The all new Mazda3 launched into the SA market this week. We attended the local ride and drive event held in Gauteng.
Mazda is one of those brands that doesn’t really come up in conversation with car enthusiasts. If it isn’t related to the automaker’s fun-to-drive MX-5 (a model we are quite fond of, as you can tell from this link), then its products hardly register. Despite being a fringe player in the market over 1 000 buyers monthly buy into the Mazda brand. Interestingly, Mazda SA prefers not to chase fleet/bulk sales at the expense of volumes or future resale value.
Since the early 2000s Mazda has systematically lifted itself from the, frankly, woeful product line-up (remember the Midge?) it used to offer in SA, to a raft of models that are both stylish and modern. Models such as the Mazda3 (as well as the crossover CX-3 and CX-5) have played a large part in the resurgence of the marque. Over six million units of the Mazda3 have been sold since its debut in 2003, which accounts for more than 30 per cent of the company’s annual sales volume.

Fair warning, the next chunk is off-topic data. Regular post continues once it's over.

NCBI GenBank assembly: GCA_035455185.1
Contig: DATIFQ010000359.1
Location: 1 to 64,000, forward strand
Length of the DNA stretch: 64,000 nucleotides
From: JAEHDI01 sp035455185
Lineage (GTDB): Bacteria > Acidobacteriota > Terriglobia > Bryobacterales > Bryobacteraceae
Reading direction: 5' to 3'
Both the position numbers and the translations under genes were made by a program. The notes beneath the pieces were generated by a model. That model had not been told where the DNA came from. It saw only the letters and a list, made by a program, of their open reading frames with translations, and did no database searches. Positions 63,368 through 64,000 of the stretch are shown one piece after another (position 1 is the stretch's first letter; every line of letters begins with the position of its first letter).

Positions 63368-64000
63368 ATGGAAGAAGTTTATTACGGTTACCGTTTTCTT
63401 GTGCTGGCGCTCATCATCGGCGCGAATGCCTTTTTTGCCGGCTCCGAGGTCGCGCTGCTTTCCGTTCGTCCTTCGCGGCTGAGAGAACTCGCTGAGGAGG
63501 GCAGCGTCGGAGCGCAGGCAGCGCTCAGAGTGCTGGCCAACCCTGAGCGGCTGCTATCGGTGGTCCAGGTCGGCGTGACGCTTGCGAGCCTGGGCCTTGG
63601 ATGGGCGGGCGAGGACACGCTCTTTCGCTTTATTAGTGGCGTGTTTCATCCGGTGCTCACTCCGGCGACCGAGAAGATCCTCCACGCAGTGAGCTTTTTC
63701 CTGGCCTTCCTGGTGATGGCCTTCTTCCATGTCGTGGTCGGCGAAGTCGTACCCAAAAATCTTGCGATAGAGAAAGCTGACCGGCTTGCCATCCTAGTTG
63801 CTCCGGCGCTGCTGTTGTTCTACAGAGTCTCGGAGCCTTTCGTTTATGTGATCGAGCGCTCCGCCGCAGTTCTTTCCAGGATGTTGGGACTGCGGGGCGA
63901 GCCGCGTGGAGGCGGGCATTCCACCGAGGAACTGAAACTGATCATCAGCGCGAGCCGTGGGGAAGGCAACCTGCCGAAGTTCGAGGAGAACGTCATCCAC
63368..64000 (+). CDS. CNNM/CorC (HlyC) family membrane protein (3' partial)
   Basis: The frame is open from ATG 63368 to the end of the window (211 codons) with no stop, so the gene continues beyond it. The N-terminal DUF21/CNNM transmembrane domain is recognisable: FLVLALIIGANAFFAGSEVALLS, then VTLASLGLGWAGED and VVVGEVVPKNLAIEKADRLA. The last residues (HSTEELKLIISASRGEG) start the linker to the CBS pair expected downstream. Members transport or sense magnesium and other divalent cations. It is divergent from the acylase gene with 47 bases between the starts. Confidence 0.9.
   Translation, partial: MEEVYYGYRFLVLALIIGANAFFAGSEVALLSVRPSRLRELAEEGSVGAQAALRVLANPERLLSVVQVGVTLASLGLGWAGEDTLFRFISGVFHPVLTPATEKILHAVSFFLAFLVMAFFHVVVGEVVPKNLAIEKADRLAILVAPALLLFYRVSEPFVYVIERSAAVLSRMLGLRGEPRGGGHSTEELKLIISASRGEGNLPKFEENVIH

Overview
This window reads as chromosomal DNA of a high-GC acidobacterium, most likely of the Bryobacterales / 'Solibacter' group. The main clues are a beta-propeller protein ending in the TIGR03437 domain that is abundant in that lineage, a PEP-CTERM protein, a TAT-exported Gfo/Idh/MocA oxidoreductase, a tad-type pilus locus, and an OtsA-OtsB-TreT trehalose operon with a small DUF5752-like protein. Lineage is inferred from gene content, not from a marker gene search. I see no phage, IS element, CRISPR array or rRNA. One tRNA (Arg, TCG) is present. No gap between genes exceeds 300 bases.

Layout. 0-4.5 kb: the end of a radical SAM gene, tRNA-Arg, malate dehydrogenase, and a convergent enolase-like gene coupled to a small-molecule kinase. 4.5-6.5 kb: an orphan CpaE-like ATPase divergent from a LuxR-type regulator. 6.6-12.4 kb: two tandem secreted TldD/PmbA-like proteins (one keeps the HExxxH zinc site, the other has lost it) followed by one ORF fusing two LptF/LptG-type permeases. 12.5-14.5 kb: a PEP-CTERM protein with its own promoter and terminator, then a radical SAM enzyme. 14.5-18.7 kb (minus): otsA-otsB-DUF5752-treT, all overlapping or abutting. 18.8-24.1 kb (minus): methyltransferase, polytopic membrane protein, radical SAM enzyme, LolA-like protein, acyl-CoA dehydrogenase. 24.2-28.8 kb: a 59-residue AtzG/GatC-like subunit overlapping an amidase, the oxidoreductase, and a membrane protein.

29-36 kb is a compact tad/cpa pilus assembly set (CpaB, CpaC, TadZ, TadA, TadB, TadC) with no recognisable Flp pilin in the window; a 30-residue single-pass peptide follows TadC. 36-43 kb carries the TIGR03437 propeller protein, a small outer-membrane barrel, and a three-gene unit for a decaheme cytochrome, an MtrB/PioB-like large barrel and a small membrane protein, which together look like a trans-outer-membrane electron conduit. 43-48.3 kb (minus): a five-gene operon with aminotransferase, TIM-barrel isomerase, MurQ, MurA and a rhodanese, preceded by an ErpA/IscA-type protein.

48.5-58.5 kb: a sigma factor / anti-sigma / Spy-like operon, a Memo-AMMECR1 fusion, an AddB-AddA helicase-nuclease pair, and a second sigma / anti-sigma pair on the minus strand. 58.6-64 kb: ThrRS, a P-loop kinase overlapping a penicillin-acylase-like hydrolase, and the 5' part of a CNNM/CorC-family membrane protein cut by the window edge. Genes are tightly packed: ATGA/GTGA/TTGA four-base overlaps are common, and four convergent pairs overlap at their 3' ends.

The latest Mazda3 is all-new from the ground up. It features a new bodyshell that has been optimised, from day one with a reduction in noise, vibration and harshness (NVH) in mind. Mazda SA has chosen to offer a five-door hatchback as well as traditional four-door sedan body styles. The latter makes up a small percentage of the Mazda3’s total sales volume, but the local subsidiary feels that offering this option, while many of its rivals no longer do, may give it an advantage.
Of course, the big talking point for many will be the car’s appearance. Expanding on Mazda’s Kodo design language this latest Mazda is interesting to the eye in that the surfaces have no crease/character lines. The wide and flat shape seems as though it was shaped by flowing water. From some angles, it looks positively Alfa Romeo-esque, which is never a bad thing.
If the reactions we noted on the car’s launched event were anything to go by, the new Mazda3 is a real head-turner. Even the driver of certain rear-engined German sportscar gave his smiling approval.
NVH inside the cabin is impressively low, as advertised. It was the very first thing we noted when we set off on our drive from Lanseria Airport. On some of Joburg’s newer tar, there was barely any noise intruding into the cabin. The quietness factor doesn’t only apply to one’s ears. Mazda says that the new cabin was design to be quiet to the eyes of its occupants, especially the driver, as well.
A new layout, with carefully considered placement of buttons as well as pertinent information within the driver’s eye line, make it an easy, fuss-free car to pilot. From setting off one never needs to look for an appropriate switch or control, they all just seem to be exactly where they should be.